In an alternate embodiment of the present invention, the unit of digital data is a type of query that does not include a suspected malicious file, but only serves to facilitate the distribution of database updates in, e.g., an anti-virus system. In this embodiment, a node may send, to another node up the hierarchy, a query which states the current version of one or more databases that the node possesses, and requests that any updates that have occurred since that version be transmitted to it. Such queries can be handled by the first node that receives the query and has a more recent version. Optionally, such queries can be transmitted to the analysis center at every instance. When a node satisfies such a query, it can send the newer updates not only to the node that originated the query, but also to any other nodes in the hierarchy that are known, either certainly or heuristically, to be lacking those updates.
A further embodiment of the present invention relates to a distributed electronic mail (“e-mail”) system. In this embodiment, the distributed system comprises a system for filtering out undesirable mail from client's inboxes. The units of digital data are samples of undesirable textual messages (e.g., spam, hoaxes, etc.). Updating the databases of intermediate nodes would create a more efficient system for preventing the proliferation of such undesirable messages.
Another embodiment of the present invention relates to a distributed system for facilitating sophisticated analysis of satellite data. In this embodiment, the distributed system comprises a system for the analysis of complex geographically-based data such as satellite images. The units of digital data are preferably requests (queries) for information about a particular geographical area. The updating of the databases serves to increase the efficiency with which the system processes the queries about areas which already have been analyzed in response to prior queries.
Another embodiment of the present invention relates to the computation of expensive integrals. In this embodiment, the distributed system is a system for the computation of integrals. The units of digital data are queries of formulae to be integrated.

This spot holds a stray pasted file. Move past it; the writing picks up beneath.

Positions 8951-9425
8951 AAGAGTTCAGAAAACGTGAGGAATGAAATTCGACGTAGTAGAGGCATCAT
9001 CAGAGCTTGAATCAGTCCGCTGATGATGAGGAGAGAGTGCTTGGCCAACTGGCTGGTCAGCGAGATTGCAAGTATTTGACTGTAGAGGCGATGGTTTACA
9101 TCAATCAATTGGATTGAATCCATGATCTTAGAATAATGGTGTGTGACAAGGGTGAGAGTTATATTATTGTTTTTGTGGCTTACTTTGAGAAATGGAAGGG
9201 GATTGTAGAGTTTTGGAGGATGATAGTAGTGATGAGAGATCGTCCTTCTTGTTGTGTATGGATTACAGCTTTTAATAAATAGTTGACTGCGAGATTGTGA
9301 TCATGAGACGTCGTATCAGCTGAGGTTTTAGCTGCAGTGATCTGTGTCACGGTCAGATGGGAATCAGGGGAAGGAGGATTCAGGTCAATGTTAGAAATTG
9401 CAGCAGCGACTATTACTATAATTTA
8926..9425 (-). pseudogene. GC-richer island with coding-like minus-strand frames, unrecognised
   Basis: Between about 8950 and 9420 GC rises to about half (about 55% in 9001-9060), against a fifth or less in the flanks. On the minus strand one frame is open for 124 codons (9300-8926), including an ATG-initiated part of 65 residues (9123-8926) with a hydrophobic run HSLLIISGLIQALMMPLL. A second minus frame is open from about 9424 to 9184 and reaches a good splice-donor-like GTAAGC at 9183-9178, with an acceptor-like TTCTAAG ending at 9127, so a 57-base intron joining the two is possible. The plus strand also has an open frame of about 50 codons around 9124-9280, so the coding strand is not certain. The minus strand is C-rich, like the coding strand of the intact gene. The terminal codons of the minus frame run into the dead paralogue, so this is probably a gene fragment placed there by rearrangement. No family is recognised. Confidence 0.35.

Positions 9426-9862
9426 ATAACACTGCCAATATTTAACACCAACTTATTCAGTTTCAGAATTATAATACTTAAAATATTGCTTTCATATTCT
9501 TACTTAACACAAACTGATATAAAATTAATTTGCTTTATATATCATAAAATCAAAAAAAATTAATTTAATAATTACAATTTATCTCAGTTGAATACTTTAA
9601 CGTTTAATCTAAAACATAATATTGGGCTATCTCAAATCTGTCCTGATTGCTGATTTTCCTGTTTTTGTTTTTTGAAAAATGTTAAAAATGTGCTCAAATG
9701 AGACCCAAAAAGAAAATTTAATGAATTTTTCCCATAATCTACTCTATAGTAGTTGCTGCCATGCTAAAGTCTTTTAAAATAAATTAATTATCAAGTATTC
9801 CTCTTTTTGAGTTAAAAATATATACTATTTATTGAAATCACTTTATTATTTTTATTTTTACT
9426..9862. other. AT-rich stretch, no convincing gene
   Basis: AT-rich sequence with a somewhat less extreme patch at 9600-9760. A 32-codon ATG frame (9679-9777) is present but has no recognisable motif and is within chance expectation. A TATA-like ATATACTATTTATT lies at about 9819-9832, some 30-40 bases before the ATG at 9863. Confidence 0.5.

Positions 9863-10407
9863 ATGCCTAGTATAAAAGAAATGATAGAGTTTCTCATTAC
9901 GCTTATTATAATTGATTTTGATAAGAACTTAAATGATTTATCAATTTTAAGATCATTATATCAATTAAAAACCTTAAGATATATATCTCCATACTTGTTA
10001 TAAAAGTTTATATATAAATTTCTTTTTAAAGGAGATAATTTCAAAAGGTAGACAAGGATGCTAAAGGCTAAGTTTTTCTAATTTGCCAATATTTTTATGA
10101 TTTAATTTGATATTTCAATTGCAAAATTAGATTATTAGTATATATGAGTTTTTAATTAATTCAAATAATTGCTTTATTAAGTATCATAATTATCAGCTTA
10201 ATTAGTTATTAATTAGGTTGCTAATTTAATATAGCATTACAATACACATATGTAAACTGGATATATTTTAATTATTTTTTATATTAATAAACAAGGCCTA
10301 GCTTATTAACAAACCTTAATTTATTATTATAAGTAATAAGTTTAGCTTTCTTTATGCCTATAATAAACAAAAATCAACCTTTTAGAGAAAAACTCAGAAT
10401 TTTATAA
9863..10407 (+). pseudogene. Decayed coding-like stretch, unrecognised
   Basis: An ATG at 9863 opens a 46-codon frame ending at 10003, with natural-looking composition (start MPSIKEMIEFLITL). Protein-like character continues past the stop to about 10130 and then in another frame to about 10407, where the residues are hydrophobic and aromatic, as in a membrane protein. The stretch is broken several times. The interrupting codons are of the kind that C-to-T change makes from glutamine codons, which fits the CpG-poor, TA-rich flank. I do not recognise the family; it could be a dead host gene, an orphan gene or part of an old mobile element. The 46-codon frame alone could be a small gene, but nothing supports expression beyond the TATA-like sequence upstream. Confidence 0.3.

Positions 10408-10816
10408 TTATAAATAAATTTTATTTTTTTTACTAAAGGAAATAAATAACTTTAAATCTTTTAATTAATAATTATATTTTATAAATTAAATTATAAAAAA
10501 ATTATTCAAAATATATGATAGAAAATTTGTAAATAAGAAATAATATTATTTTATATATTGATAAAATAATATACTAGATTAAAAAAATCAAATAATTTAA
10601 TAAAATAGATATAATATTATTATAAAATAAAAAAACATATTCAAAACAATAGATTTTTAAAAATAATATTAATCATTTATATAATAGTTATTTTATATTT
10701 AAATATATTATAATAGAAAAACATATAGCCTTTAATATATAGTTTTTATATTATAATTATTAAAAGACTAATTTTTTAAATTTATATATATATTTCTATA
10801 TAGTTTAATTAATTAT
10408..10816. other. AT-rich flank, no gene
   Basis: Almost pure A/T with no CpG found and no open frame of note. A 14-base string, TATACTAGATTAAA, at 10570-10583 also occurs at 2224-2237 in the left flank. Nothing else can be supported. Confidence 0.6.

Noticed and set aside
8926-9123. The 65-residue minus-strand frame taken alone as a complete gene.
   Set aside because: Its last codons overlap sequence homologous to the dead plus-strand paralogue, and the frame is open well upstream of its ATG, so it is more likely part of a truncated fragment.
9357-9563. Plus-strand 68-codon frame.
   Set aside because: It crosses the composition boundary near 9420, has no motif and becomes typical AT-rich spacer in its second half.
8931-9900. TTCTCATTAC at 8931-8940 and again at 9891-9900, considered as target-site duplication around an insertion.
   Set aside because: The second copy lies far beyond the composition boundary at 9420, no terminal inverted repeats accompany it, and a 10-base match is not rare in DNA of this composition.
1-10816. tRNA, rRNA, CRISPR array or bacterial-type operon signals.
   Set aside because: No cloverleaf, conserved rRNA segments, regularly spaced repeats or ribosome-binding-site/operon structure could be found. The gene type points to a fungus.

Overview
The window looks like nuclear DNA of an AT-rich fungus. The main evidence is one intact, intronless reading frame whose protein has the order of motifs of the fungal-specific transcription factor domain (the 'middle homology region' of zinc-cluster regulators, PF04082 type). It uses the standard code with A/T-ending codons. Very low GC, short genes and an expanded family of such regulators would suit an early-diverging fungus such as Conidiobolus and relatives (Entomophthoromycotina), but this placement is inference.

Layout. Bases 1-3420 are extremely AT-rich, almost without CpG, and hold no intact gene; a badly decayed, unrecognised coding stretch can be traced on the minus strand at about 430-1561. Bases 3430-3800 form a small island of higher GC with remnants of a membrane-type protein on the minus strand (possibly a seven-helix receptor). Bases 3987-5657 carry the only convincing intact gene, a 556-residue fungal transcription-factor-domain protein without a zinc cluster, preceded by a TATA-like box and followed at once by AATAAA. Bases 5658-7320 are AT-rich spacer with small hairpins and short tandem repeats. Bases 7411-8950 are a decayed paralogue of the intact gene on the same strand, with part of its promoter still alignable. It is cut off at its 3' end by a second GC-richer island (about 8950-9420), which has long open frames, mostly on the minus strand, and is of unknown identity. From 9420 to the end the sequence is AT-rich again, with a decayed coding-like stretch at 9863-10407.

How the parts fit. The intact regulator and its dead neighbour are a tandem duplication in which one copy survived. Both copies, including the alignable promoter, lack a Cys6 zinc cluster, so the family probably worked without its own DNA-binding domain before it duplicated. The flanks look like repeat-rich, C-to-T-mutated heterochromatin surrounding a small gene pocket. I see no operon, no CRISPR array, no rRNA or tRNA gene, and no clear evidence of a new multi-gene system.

Now that the invention has been described by way of a preferred embodiment, various modifications and improvements will occur to those of skill in the art. For instance, any distributed system in which there exists relatively expensive back-end processing (e.g., server processing) and intermediary nodes capable of filtering or prioritizing and where, once the back-end has processed a particular request from a client, it is likely that one or more other clients will make the same request at some point, can benefit from the present invention by updating the other intermediary nodes in the network with the result of the processing. Thus, it should be understood that the preferred embodiment is provided as an example and not as a limitation. The scope of the invention is defined by the appended claims.
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|U.S. Classification||709/201, 709/207, 711/129, 709/202, 726/24, 709/206, 709/230|
|International Classification||H04L29/08, H04L29/06|
|Cooperative Classification||H04L67/10, H04L69/329, H04L67/06, H04L29/06|
|European Classification||H04L29/08N9, H04L29/06, H04L29/08N5|
|Jul 16, 1999||AS||Assignment|
Owner name: INTERNATIONAL BUSINESS MACHINES CORPORATION, NEW Y
Free format text: ASSIGNMENT OF ASSIGNORS INTEREST;ASSIGNORS:CHESS, DAVID M.;KEPHART, JEFFREY O.;MORAR, JOHN F.;AND OTHERS;REEL/FRAME:010111/0655;SIGNING DATES FROM 19990715 TO 19990716
|Mar 23, 2004||CC||Certificate of correction|
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Owner name: TREND MICRO INCORPORATED,JAPAN
Free format text: ASSIGNMENT OF ASSIGNORS INTEREST;ASSIGNOR:INTERNATIONAL BUSINESS MACHINES CORPORATION;REEL/FRAME:024397/0918
Effective date: 20100331